Richard Hatchett, CEPI CEO

Japan, UK pledge new funds to CEPI's $3.5B pan­dem­ic pre­pared­ness plan, with eye to­ward fu­ture out­breaks

As Covid-19 nears its in­evitable, slow-to-de­vel­op endgame, the na­tions of the world are look­ing to speed the pan­dem­ic’s end while prepar­ing for what comes next. A high­ly-tout­ed plan from CEPI to tur­bocharge pan­dem­ic R&D has earned the first of what it hopes will be sig­nif­i­cant fund­ing to take that ini­tia­tive for­ward.

With CEPI’s an­nu­al Glob­al Pan­dem­ic Pre­pared­ness Sum­mit just days away, the gov­ern­ments of the UK and Japan have pledged more than half a bil­lion dol­lars to the in­ter­na­tion­al ini­tia­tive as part of a five-year plan to end Covid-19 and pre­pare for fu­ture pan­demics.

CEPI’s am­bi­tious plan — dubbed the 100 Days Mis­sion — aims to speed the de­vel­op­ment of vac­cines and ther­a­peu­tics to 100 days for emerg­ing dis­eases. En­dorsed by the G7 and G20, the ini­tia­tive is look­ing to raise $3.5 bil­lion by the end of the sum­mit in ear­ly March.

For its part, the Japan­ese gov­ern­ment pledged $300 mil­lion to the ini­tia­tive, re­it­er­at­ing its sup­port for the in­ter­na­tion­al R&D strat­e­gy. In a state­ment, the gov­ern­ment said:

Japan will strength­en its co­op­er­a­tion with CEPI to re­spond to the cur­rent pan­dem­ic and pre­pare for fu­ture pan­demics. The con­tri­bu­tion to CEPI has great sig­nif­i­cance in ad­dress­ing the com­mon hu­man is­sue of pan­demics and can al­so help to fur­ther pro­mote Japan’s own vac­cine de­vel­op­ment and pro­duc­tion.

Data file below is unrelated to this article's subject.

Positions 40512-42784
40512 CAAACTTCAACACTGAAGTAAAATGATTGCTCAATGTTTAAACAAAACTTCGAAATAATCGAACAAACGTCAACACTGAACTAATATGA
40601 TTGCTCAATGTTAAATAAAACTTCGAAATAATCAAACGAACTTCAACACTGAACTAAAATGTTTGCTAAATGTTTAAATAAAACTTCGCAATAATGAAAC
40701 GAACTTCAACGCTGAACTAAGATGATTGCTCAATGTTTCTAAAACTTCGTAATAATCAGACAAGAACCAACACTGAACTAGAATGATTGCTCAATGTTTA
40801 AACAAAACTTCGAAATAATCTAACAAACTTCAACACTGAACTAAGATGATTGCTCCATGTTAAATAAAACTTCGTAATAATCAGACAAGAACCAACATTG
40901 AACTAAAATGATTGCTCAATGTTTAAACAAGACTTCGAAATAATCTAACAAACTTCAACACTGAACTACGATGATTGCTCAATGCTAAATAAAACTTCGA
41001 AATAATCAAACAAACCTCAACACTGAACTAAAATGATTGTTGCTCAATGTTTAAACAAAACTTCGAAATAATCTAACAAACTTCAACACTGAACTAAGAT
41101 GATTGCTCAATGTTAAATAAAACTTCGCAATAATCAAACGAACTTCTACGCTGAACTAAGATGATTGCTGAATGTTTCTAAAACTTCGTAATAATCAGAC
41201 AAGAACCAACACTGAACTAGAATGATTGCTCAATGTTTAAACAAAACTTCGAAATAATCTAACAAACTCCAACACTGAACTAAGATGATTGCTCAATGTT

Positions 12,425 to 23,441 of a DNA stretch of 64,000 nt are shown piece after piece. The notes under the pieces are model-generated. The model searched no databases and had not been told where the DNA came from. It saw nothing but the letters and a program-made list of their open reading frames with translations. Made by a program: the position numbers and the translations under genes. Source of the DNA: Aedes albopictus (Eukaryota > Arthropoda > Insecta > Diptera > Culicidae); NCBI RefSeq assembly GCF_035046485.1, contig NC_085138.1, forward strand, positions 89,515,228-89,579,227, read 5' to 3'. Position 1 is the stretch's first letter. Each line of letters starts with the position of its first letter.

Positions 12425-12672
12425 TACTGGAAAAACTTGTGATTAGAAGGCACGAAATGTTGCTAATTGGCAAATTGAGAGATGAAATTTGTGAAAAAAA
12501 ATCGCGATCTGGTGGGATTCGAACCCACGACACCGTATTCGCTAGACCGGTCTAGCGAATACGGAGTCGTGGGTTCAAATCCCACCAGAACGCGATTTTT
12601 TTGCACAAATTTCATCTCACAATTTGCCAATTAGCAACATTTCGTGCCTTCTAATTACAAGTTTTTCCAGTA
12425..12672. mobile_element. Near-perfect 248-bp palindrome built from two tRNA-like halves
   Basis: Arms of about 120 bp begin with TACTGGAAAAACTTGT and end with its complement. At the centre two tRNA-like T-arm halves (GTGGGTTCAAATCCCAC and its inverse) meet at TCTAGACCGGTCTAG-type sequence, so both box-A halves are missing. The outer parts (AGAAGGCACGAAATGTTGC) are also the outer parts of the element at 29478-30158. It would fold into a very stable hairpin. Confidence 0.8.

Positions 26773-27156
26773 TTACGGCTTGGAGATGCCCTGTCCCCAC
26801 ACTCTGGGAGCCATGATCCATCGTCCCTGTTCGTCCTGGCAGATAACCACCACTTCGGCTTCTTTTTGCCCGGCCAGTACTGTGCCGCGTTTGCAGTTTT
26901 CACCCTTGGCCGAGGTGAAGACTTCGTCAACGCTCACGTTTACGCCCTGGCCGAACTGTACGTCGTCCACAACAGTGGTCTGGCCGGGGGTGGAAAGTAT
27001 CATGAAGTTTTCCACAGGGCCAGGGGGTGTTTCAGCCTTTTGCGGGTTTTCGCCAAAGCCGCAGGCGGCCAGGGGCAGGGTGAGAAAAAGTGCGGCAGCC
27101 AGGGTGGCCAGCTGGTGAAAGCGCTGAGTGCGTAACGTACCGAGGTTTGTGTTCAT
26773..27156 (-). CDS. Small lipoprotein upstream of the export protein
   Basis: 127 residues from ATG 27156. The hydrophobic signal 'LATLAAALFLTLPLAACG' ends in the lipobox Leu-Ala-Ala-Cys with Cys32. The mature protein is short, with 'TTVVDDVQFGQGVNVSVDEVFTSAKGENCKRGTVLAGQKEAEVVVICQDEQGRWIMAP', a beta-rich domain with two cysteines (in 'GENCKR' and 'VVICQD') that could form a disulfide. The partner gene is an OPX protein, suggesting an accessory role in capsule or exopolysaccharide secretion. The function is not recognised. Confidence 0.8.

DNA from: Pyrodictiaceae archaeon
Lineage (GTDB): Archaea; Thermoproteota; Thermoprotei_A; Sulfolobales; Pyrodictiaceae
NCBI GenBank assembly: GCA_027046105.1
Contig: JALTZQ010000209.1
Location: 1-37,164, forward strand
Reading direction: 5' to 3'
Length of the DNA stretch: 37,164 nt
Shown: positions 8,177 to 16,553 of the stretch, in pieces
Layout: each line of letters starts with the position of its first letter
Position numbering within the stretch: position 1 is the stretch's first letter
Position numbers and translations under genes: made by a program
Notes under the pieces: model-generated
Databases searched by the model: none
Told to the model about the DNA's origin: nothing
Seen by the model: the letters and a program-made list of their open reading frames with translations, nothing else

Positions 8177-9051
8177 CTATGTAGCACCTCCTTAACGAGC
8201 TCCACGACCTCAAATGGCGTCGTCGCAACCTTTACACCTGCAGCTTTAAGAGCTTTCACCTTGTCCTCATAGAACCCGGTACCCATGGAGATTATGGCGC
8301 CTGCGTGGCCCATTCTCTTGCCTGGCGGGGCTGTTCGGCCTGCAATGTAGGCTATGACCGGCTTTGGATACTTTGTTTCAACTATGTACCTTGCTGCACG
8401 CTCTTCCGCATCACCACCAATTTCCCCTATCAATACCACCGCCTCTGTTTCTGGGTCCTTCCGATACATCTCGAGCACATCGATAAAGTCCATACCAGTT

Mean­while, the UK pledged rough­ly $214 mil­lion to the mis­sion. The na­tion has raised around $370 mil­lion for the or­ga­ni­za­tion since 2018.

CEPI CEO Richard Hatch­ett had this to say about the pledges in a state­ment:

This fund­ing comes at a crit­i­cal mo­ment, al­low­ing CEPI to pur­sue our am­bi­tious pro­gram to de­vel­op ‘vari­ant proof’ vac­cines against Covid-19 and oth­er be­ta­coro­n­avirus­es as well as pur­sue our life-sav­ing work de­vel­op­ing vac­cines against the next Dis­ease X and known vi­ral threats such as Las­sa Fever, Ni­pah and Chikun­gun­ya.

Has the mo­ment fi­nal­ly ar­rived for val­ue-based health­care?

RBC Capital Markets’ Healthcare Technology Analyst, Sean Dodge, spotlights a new breed of tech-enabled providers who are rapidly transforming the way clinicians deliver healthcare, and explores the key question: can this accelerating revolution overturn the US healthcare system?

Key points

Tech-enabled healthcare providers are poised to help the US transition to value, not volume, as the basis for reward.
The move to value-based care has policy momentum, but is risky and complex for clinicians.